The application was defended on a number of grounds, based on factual assertions contained in affidavits sworn by David Flood, which could be summarised as follows:

(a) that the Deceased lacked capacity on the date he executed the Charge and Guarantees and so they were voidable as against Everyday;

(b) that the Deceased was unduly influenced by David Flood to execute those documents and/or those transactions constituted an unconscionable bargain or improvident transaction.

The Court examined David Flood’s affidavits and those of Ms. Meade (the Relationship Manager at the Navan Branch of the Bank) in considering the above defences and its key findings are detailed below.


The current law relating to capacity is that “a contract made by a person who lacks capacity is valid unless the other party to the contract knew or ought to have known of the incapacity, in which case it is voidable”[2]. The only evidence put forward by the Defendant on this issue was that of David Flood, who asserted that Ms. Meade met the Deceased at a meeting in the Navan Branch on 16 April 2007 and that she should therefore have been aware of the Deceased’s alleged lack of capacity. David Flood also gave evidence that he told Ms. Meade on 23 February 2007 (when he indicated that the Deceased would provide the security) that his father was unwell. However, on the basis of the contemporaneous documentary evidence before it, the Court preferred Ms. Meade’s evidence that she never met the Deceased at any time and that David Flood never told her that his father was unwell. As a result, the Court found that the Bank had no actual or constructive notice of any alleged incapacity on the part of the Deceased. Further, in any event, on the basis of medical evidence proffered by Everyday (together with evidence from the Defendant’s family and Mr. Cosgrove) the Court found that the Deceased did not lack capacity at the time of execution of the Guarantees and the Charge.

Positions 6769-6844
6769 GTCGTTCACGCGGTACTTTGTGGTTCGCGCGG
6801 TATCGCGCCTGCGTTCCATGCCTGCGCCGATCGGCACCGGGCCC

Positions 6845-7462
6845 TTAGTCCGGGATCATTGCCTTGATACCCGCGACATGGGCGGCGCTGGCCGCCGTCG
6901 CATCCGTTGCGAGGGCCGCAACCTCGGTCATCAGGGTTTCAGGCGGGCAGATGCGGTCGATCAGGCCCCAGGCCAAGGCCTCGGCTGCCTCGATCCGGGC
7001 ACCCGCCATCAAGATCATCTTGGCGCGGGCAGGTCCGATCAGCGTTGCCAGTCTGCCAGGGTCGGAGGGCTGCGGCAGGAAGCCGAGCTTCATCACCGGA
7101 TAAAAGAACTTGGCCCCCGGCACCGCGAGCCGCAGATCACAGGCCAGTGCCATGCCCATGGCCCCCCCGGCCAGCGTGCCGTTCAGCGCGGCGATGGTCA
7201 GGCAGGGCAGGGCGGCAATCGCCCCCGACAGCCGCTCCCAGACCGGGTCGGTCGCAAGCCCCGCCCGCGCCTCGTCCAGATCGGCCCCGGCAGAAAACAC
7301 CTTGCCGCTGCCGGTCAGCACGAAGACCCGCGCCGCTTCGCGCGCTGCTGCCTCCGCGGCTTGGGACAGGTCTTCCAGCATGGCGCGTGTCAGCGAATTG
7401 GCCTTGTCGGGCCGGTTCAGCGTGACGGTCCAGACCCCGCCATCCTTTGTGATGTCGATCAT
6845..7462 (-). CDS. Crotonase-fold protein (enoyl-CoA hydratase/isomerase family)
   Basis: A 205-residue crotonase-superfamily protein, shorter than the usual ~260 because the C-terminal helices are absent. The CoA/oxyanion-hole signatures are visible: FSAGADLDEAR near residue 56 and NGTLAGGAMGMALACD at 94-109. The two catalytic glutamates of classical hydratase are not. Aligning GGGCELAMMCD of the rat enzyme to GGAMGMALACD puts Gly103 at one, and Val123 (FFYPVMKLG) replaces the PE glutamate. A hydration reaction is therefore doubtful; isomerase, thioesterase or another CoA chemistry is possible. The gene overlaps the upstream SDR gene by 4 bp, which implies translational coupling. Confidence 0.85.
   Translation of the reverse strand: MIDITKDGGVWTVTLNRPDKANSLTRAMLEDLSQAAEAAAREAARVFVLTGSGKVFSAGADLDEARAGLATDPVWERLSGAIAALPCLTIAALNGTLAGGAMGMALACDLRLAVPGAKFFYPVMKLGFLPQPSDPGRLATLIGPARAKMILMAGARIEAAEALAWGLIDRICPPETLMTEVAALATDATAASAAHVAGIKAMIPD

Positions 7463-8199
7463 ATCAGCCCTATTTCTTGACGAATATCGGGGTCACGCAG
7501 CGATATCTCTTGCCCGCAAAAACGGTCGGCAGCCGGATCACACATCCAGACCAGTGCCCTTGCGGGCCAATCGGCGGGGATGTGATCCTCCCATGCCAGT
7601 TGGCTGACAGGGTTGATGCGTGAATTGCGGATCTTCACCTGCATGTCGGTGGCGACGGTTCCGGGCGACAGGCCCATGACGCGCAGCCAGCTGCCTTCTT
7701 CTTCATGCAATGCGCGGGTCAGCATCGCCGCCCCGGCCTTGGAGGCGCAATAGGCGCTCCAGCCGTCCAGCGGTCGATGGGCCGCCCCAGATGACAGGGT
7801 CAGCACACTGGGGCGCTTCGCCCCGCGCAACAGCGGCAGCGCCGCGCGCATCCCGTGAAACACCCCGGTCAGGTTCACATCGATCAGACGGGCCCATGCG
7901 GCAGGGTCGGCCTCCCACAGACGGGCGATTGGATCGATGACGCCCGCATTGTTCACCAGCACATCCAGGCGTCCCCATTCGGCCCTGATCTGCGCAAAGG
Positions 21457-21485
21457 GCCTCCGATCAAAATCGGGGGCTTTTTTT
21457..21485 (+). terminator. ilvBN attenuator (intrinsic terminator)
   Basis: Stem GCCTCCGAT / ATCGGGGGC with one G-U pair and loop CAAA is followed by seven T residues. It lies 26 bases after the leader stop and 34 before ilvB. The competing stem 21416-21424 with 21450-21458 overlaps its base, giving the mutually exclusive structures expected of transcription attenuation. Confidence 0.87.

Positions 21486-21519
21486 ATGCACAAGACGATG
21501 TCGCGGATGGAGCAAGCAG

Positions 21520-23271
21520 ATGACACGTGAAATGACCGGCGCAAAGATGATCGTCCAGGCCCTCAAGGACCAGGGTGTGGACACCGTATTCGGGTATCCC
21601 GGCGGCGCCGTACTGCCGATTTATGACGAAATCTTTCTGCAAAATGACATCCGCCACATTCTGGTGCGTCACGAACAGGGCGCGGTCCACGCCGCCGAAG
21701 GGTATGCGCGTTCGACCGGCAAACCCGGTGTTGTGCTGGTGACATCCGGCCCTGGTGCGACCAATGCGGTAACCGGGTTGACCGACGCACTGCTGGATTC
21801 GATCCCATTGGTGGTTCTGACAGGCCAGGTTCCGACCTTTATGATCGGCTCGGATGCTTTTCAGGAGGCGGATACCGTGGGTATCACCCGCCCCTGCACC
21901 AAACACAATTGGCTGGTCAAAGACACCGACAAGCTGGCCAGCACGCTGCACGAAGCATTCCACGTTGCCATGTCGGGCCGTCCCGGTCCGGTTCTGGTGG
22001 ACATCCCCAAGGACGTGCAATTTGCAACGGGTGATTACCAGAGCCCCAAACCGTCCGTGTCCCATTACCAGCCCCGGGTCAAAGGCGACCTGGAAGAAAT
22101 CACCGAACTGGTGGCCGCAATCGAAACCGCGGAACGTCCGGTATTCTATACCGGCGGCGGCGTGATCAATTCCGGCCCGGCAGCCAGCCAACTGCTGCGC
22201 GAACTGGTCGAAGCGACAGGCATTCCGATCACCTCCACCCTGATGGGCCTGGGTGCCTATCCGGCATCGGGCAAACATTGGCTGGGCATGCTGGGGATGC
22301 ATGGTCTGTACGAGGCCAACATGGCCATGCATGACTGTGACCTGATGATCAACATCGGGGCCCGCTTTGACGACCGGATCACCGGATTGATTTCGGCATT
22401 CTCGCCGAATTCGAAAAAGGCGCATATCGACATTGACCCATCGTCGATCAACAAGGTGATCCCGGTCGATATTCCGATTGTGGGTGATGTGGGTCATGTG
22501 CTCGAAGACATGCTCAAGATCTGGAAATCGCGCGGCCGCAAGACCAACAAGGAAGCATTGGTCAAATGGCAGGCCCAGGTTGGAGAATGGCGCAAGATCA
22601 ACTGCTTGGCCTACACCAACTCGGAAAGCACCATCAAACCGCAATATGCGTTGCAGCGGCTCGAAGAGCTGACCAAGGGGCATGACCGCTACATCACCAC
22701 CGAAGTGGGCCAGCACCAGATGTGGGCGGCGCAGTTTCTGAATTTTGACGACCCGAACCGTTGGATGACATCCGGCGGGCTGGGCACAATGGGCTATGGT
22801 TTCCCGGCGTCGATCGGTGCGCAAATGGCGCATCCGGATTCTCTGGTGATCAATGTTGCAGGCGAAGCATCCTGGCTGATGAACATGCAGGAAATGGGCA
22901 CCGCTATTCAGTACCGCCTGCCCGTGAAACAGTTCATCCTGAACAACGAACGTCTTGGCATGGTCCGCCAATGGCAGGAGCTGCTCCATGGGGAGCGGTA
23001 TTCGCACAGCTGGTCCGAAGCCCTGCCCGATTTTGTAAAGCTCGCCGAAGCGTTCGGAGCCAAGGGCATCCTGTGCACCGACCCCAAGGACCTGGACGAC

Undue influence

Rather unusually, David Flood asserted that the Guarantees could not be enforced by Everyday because he pressurised the Deceased to such an extent that the Deceased did not exercise his own independent will and judgment in relation to the Guarantees. The Defendant pleaded both actual and presumed undue influence in her Defence.

(i) Actual undue influence – to amount to actual undue influence, the Defendant had to show on the balance of probabilities that David Flood engaged in wrongful conduct by pressurising the Deceased into providing the Guarantees. In support of this proposition, David Flood gave evidence that he attended at the consultations between the Deceased and Mr. Cosgrove on 2 May 2007 and Mr. Dolan on 25 May 2007, that he was present in the relevant solicitor’s offices on both days, that he spoke for the Deceased and was of the view that the Deceased did not understand what was going on. However, this evidence was vigorously denied by Mr. Cosgrove and Everyday also produced the contemporaneous attendance note of Mr. Dolan (who is now deceased) which explicitly stated that he saw the Deceased alone. The Court did not accept David Flood’s evidence and concluded that there was no evidence of any actual undue influence exercised by David Flood on the Deceased to get him to sign the Guarantees and execute the Charge.